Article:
LA CANVAS: So you're not from the desert and as far as we know you're not a part of any colony, so why the name?

LIAM WACHS: I just thought that it fit the sound of the music. It also sounded like a band to me, or that there were more than one person involved in the writing. When I started the project it was just me. I wanted the name to give people the impression that there were more people involved and I had the feeling that there would be down the line.

LAC: So the name was preparing listeners for what was to come?

DSC: I wanted a plural name for that reason: preparation.

LAC: Speaking of preparation, How do you get your often solo recorded songs ready for a live band performance?

DSC: Long and arduously. The songs weren't written with a three piece band in mind. It would really make sense to have more members in the band to make life a lot easier, but because there are only three of us we are all doing a lot of things. Basically we have a drummer, a bassist, I play guitar, we all sing, and we all trigger samples as well.

LAC: Wow, that’s a lot going on.

DSC: Everyone’s basically using both their hands and their feet and their voice all the time.

LAC: Does that mean you prefer the creating process over performing?

DSC: It's kind of hard to compare them really, the feelings are so different. They're almost like the opposite. The performing is a full time job, just getting the band ready, and trying to work out exactly how we are going to do it. It has been an absolute mountain to climb, but then we play, and the playing is easy. With the songwriting, it's kind of the other way around. I just don't do any  work or I try to sit down and nothing comes out, but when it finally does, it just happens immediately. It's extremely satisfying when you can actually sit down and write something.

LAC: What was the most recent catalyst that propelled you from writing nothing for months, to writing a song everyday?

DSC: It's hard to put a finger on it. Cracks of My Soul really came out of a break up. I wasn't writing any music at the time that it was happening. It was the first song that I wrote afterwards. It was kind of a release, a release from that I guess.

LAC: Now for the question I have to ask, especially for a music style as fluid as your’s: How would you describe Desert Sound Colony’s sound?

DSC: It's a question I get asked a lot, but it's one that I don't really have a decent answer for.

LAC: Yeah, I see how it's a difficult question to answer.

DSC: But I don't know if it for most people. I feel like if you're the Arctic Monkeys you can. I think for a lot of people it is quite easy to describe their sound, but this project has so many different inspirations kind of woven throughout it. It gets kind of pointless trying to describe it when it's ten different genres and ten different feelings. You have to just go and listen to it really.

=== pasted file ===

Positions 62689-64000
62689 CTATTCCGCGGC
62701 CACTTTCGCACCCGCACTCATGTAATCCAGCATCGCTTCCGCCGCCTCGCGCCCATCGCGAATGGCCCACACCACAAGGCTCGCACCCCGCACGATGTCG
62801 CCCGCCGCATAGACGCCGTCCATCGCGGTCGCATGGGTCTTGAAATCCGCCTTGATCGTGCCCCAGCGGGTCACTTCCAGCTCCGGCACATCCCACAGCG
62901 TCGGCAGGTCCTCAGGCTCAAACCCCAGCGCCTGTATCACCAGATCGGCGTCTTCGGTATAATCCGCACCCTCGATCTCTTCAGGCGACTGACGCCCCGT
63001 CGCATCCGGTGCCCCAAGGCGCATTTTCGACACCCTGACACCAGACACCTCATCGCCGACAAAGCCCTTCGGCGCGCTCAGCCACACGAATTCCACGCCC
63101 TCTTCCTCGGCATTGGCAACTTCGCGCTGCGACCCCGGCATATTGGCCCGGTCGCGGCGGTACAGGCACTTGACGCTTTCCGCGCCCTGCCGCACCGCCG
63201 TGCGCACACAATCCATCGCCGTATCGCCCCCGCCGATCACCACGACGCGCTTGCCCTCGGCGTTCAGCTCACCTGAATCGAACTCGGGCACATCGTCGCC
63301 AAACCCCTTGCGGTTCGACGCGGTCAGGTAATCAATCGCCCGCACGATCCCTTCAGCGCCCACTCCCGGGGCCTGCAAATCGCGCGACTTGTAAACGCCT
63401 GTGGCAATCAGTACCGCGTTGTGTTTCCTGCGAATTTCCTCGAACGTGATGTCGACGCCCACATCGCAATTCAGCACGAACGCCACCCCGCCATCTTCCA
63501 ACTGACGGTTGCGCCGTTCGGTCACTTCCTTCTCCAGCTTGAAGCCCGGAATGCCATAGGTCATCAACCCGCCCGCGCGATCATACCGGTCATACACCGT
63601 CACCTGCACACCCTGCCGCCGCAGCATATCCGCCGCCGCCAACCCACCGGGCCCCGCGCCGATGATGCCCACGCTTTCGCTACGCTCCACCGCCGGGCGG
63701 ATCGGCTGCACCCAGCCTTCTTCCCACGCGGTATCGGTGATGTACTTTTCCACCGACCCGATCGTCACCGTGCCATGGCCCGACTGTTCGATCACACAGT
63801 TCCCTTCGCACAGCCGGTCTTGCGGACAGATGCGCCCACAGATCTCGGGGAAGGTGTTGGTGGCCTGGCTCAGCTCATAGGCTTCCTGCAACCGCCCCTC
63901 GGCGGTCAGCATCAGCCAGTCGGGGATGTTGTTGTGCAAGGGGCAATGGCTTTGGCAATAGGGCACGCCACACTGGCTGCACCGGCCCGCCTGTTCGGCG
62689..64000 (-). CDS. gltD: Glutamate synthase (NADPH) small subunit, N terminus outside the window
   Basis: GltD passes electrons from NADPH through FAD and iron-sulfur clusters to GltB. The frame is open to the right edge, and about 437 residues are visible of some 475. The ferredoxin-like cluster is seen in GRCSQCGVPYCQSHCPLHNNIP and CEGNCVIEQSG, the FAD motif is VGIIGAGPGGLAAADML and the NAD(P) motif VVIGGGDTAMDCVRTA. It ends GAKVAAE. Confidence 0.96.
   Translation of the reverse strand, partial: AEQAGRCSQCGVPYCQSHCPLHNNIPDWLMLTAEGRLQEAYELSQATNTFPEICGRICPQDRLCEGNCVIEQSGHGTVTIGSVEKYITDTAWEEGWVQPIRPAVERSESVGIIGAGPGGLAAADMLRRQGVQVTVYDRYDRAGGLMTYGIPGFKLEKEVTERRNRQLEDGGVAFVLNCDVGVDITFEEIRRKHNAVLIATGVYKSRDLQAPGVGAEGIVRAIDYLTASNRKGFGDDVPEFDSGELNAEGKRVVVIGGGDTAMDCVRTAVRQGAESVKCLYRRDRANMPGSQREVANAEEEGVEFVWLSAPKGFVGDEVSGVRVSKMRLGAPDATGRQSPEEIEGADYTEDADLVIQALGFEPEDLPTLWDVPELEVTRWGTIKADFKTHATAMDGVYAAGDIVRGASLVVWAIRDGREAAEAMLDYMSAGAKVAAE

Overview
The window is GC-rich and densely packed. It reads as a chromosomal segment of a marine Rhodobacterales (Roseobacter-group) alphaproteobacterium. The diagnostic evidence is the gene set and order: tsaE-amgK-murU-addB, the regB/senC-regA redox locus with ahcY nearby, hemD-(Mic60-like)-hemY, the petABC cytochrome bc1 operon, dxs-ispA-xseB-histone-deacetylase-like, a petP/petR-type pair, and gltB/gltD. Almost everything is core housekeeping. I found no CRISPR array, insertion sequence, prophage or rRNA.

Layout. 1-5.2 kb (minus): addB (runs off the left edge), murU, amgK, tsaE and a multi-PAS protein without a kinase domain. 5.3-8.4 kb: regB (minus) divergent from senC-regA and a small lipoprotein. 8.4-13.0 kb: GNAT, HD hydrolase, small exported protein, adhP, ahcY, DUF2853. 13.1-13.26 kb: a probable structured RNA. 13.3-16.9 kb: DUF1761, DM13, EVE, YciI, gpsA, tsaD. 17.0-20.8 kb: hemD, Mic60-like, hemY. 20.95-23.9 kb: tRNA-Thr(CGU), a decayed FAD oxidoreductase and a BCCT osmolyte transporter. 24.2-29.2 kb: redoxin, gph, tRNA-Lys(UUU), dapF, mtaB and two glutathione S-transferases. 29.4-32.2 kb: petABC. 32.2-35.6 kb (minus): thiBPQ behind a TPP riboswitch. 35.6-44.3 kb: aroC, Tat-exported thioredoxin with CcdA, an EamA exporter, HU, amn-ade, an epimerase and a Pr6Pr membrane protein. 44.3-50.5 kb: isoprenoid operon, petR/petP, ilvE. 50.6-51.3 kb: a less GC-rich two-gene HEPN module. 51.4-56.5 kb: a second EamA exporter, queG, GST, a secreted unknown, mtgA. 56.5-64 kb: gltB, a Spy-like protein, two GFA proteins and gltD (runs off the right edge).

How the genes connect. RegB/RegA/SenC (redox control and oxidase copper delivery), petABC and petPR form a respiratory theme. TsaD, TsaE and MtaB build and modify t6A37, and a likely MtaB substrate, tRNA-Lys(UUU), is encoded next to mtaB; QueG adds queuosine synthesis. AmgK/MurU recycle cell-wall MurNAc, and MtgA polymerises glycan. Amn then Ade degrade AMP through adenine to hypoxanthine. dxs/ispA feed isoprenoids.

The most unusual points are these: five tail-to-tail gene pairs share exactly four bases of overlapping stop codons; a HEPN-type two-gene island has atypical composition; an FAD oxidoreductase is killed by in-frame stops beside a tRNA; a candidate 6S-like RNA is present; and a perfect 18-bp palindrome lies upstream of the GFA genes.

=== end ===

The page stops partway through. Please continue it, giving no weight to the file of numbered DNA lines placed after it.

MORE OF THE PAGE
LAC: Does that mean you see your sound being interwoven with even more genres and feelings in the future?

DSC: It definitely could and probably will end up changing in the future. I have a quite fluid inspiration. Also moving forward I'm just about to start writing with the other two band members as well, so chances are we are going to end up at least somewhat with a slight change in sound, yet retaining the same core.

LAC: Besides an infinite possibility for change, what does the future look like for Desert Sound Colony?

DSC: The long term, world domination.

LAC: How would you define your intended type of world domination?

DSC: I'd really like to believe that you can write underground music and really make a successful career from it without having to sacrifice integrity. Bands like Radiohead, people like Bjork, Portishead, there are people that are totally doing their own thing and don't give a fuck, but they're still huge. So I think that's where it's going to go.

Follow Desert Sound Colony on sound cloud to catch to their newest EP Cracks in my Soul." rel="nofollow" title="On The Rise: Q+A with Desert Sound Colony' />

Moving Images: I love you, Honey Bear by Father John Misty

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From former Fleet Foxes member Josh Tillman—now Father John Misty—comes the video for ‘I Love You, Honeybear’ off his second album of the same name. The eerily mysterious double narrative tracks a night in the life of two EMTs turning up in the back of an ambulance while what seems to be a romantic overdose of sorts takes place at a high profile mansion, starring Tillman and his wife, Emma Elizabeth Tillman, who also co-wrote the video with her hubby and co-directed it with Grant James. When their worlds collide, the party is pretty much over and darker intricacies of the human emotion are highlighted as the focal point in the storyline. Fine tune your artful senses and watch the video, of course, accompanied by a fine tune.




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